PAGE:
* Any views expressed in this opinion piece are those of the author and not of Thomson Reuters Foundation.
According to statistics from the United Nations Population Fund, one out of every four girls in Cameroon is a victim of breast ironing. The practice—which involves ironing the breasts of young girls using heated objects likes coconut shells, hammers, or grinding stones—is rampant in my community. It is an attempt to protect young girls from sexual predators who may respond to a child’s developing body. But it is also a practice that scars and damages a young girl for life.
But now, the silence around this harmful tradition has been broken, and what used to be done in the dark has been brought to light. Just over six months ago, Gender Danger—a grassroots organization that I am a part of—began a nationwide campaign to sensitize and educate people about the dangers of this painful and unhealthy practice. And now women and girls are beginning to talk about their experiences in churches, women’s groups, and even primary schools.
At Gender Danger, we educate women about the health risks associated with breast ironing. I have watched as women wept at their ignorance, never having imagined that the practice they believed was helping their daughters by keeping them out of the eyes of sexual predators was in fact putting them at great risk.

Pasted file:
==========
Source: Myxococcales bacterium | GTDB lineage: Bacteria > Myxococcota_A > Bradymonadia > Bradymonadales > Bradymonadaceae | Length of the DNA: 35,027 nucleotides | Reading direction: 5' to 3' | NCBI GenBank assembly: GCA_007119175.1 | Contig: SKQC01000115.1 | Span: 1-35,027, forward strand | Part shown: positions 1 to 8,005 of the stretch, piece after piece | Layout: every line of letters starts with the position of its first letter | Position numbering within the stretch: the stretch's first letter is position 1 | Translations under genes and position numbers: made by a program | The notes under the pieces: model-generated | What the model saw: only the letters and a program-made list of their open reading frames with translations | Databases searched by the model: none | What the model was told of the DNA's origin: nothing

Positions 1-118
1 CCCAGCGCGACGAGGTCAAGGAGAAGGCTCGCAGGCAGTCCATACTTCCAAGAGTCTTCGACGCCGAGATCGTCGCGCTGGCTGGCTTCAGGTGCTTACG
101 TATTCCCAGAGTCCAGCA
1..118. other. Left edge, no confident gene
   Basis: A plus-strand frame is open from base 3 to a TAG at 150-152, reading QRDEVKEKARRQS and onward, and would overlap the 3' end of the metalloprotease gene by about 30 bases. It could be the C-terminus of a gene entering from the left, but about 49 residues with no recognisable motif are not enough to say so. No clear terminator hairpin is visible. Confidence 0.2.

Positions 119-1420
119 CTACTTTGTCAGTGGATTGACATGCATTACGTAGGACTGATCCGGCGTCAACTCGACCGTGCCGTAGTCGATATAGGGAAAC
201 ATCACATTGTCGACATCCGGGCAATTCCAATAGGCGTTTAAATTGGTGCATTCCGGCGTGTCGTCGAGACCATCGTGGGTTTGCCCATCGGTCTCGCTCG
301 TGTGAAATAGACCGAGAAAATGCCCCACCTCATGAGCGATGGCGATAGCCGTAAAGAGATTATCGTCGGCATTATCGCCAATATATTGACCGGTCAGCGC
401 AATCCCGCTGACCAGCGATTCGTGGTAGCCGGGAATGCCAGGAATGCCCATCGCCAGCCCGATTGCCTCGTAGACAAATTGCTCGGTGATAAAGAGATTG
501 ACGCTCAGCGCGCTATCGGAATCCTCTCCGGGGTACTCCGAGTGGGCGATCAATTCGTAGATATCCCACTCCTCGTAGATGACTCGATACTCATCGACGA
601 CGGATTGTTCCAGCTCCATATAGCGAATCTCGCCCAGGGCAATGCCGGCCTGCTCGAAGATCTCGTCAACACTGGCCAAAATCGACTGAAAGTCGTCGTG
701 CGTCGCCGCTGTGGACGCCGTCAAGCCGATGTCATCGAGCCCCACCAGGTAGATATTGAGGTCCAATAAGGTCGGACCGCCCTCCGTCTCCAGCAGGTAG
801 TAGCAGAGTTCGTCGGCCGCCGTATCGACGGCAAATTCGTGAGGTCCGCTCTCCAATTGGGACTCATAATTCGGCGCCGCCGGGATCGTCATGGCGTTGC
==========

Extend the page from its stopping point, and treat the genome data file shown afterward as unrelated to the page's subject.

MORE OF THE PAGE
Invariably when we do this outreach, women identify themselves as victims, but also as perpetrators. They begin to tell us stories about how the practice has affected their children. Some tell us that their daughters’ breasts never grew after being ironed; others had children whose bodies had the opposite reaction, with breasts growing larger than expected.
Others had daughters whose breasts grew unevenly, or whose breasts shrunk and withered.
At a Presbyterian church in Musang Bamenda, I cried as women told me the different methods they used to iron their daughters’ breasts: grinding stones heated over fire, hot bananas, broken clay pots, heated machetes.
One woman told a story of a truly horrific method: a girl is made to lie under a bed, and then the mother pounds the bed with a hot mortar pestle, pressing the girl’s breasts. As she told her story, another woman named Beatrice left her seat and cried out.
“That is me, oooh! That is me, oooh! That is me when I was a girl, oooh! That is what they did to me, oooh!” She fell to the ground and cried and cried.
As Beatrice was telling her story, the whole room cried, for this was just one story of many. But there was also a sense of relief—they were talking about their experiences; they were voicing what had been unvoiced for so long.
Recently we stopped at a school in Bamenda. More than 90% of the pupils revealed that they knew about the practice.
One of the pupils explained how her breasts were ironed using a grinding stone. Many others said they witnessed it being done either to their sisters or to other girls in their community. Teachers testified as victims and as perpetrators.